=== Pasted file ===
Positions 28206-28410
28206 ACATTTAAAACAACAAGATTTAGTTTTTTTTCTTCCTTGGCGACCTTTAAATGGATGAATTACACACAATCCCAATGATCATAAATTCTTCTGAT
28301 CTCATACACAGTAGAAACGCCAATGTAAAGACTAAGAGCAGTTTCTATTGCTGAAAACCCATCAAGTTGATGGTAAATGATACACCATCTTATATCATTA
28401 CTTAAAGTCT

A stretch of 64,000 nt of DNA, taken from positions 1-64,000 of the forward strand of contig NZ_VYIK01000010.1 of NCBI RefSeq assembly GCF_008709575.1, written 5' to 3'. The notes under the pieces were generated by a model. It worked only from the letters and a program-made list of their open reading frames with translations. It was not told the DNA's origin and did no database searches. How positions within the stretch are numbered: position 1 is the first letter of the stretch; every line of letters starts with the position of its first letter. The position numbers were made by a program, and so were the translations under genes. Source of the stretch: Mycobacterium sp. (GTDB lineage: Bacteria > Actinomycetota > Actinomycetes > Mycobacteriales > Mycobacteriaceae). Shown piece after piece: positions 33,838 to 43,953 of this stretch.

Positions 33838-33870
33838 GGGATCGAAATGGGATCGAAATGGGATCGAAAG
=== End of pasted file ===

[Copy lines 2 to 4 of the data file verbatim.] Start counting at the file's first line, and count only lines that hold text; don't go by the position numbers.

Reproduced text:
28206 ACATTTAAAACAACAAGATTTAGTTTTTTTTCTTCCTTGGCGACCTTTAAATGGATGAATTACACACAATCCCAATGATCATAAATTCTTCTGAT
28301 CTCATACACAGTAGAAACGCCAATGTAAAGACTAAGAGCAGTTTCTATTGCTGAAAACCCATCAAGTTGATGGTAAATGATACACCATCTTATATCATTA
28401 CTTAAAGTCT